For me it opened up so many  quality of life improvements. I was living in the suburbs and moved downtown where I can walk to the library, work, grocery, parks, museums, and pretty much anything else you can think of. I'm in a LCOL area and also make around $50k/yr. I say find a roommate and make the leap you won't regret it.

Sibley

  • Magnum Stache
  • ******
  • Posts: 3651
  • Location: Chicago, IL
Re: Is it time to move out of parents house?
« Reply #6 on: March 28, 2018, 09:27:28 AM »
As someone who moved out at 21, and am now looking at my parents moving in with me at 32 (most likely temporarily).... move out. It's a huge difference, and you don't know because you've never done it.

Prairie Stash

  • Handlebar Stache
  • *****
  • Posts: 1809
Re: Is it time to move out of parents house?
« Reply #7 on: March 28, 2018, 09:41:21 AM »

-You mention being able to FIRE at 45. Is FIRE based on your current budget? Or your current budget + rent? Or your current budget + rent + taking care of your parents in their old age?*

$90k invested, saving $28k/year (currently, from the way the post is written). In two years, age 25, that's over $150k invested. Fast forward 20 years to age 45, that little stash is $600,000 if the OP stops investing at age 25 (I'm ignoring any possibility of savings past 25). Since money roughly doubles every decade in the stock market, the OP can stop investing at age 25 at this rate and retire at 55 and have a $40k/year lifestyle.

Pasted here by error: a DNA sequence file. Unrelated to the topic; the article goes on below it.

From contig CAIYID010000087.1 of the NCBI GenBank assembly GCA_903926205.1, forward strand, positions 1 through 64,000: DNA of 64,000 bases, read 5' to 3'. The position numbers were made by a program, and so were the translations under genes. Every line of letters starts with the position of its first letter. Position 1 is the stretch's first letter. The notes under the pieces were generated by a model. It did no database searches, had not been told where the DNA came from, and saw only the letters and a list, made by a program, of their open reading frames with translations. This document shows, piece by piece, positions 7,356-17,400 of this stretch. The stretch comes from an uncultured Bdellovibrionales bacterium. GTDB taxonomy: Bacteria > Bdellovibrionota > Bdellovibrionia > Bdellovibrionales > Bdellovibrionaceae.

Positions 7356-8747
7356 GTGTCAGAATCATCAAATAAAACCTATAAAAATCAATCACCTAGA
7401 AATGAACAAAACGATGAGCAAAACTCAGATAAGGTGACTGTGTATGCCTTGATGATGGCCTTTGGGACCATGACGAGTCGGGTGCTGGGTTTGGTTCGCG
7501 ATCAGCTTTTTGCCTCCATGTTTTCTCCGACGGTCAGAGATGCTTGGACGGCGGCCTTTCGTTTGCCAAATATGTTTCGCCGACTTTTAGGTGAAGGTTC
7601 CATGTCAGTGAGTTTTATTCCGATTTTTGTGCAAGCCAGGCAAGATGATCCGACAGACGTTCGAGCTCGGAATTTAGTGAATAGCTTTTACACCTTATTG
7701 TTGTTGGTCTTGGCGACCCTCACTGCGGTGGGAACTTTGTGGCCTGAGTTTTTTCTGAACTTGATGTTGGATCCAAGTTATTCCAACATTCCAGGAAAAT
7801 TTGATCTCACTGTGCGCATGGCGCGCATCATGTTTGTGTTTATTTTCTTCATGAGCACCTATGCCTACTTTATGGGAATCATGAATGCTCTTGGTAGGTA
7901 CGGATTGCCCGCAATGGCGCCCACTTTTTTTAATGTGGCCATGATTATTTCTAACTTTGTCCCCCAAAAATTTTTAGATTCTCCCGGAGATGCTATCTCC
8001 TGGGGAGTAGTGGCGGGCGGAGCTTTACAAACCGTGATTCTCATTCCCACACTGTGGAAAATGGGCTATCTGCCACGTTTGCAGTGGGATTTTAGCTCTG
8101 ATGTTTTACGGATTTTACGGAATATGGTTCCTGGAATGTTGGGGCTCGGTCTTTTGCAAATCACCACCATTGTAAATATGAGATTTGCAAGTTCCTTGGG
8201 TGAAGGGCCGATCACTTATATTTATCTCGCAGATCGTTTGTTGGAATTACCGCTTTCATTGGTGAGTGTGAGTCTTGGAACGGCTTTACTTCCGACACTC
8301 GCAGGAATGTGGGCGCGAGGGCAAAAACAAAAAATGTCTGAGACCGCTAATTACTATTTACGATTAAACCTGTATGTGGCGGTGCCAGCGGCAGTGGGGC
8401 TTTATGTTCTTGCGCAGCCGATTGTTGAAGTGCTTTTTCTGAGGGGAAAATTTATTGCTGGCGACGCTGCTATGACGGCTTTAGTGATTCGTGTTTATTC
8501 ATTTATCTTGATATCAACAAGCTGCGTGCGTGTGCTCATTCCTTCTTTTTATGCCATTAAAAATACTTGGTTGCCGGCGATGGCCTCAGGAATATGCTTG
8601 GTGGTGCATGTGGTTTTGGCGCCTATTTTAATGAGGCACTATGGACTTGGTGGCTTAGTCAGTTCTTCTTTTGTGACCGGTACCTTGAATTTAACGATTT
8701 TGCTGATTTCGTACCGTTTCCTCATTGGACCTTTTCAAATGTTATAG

My point is that a little savings when you're young is a very powerful force. Even a complete stop of savings after a few great years is enough to have an earlier retirement. At this point, the OP has likely fully funded retirement at 65, it doesn't take much when you start so early.

The lifestyle compromise in the younger years has dramatically changed their lifestyle past 55 already. Its incredible what a difference a few years of savings when you're young will mean when you're 45.